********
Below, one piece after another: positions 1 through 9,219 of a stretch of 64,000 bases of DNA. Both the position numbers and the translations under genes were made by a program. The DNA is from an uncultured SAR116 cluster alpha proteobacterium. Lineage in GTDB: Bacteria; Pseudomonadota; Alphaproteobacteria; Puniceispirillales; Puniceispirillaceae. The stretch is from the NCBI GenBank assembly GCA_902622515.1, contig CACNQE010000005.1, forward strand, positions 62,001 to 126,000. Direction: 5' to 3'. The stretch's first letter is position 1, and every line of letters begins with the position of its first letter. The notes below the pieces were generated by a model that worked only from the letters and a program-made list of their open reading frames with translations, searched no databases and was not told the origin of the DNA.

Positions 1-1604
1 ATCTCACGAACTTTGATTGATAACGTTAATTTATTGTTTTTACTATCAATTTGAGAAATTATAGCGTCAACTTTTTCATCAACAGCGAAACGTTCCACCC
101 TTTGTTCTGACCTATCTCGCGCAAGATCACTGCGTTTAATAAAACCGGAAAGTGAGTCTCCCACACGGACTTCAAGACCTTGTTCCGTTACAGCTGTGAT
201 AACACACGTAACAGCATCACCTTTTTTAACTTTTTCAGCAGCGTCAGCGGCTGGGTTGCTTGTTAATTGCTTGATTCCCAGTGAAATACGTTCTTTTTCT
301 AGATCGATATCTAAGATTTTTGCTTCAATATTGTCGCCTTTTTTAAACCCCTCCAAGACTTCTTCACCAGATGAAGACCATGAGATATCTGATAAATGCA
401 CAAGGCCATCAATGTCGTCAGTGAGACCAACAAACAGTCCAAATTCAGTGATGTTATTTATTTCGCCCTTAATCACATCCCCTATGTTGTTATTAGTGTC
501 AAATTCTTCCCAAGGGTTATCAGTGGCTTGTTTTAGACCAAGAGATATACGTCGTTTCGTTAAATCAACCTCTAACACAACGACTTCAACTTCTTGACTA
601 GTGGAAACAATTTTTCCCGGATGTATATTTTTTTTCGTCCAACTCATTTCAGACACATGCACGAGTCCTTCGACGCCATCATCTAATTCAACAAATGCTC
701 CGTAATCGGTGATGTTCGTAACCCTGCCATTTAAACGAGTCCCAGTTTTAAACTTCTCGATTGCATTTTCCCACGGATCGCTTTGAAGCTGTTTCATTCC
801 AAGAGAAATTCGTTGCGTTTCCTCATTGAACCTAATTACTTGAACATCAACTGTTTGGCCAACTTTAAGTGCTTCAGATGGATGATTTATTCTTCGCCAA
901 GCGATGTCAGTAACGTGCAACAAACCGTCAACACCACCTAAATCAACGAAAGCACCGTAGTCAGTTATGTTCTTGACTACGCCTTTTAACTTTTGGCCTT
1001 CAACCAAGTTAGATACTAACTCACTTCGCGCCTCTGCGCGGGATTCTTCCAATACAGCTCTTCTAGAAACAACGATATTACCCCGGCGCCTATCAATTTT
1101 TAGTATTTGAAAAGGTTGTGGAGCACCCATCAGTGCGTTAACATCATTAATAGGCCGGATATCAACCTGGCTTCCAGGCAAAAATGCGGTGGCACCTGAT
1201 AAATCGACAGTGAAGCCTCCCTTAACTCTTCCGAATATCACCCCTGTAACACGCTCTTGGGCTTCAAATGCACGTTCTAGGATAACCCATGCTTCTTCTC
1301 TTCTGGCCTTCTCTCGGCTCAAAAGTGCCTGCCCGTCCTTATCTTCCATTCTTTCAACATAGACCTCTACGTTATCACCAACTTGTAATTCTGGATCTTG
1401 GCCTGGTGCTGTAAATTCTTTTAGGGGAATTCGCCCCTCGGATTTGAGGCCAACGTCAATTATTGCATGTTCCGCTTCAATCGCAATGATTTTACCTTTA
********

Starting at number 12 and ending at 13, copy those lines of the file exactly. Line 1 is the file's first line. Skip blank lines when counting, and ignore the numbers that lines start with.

901 GCGATGTCAGTAACGTGCAACAAACCGTCAACACCACCTAAATCAACGAAAGCACCGTAGTCAGTTATGTTCTTGACTACGCCTTTTAACTTTTGGCCTT
1001 CAACCAAGTTAGATACTAACTCACTTCGCGCCTCTGCGCGGGATTCTTCCAATACAGCTCTTCTAGAAACAACGATATTACCCCGGCGCCTATCAATTTT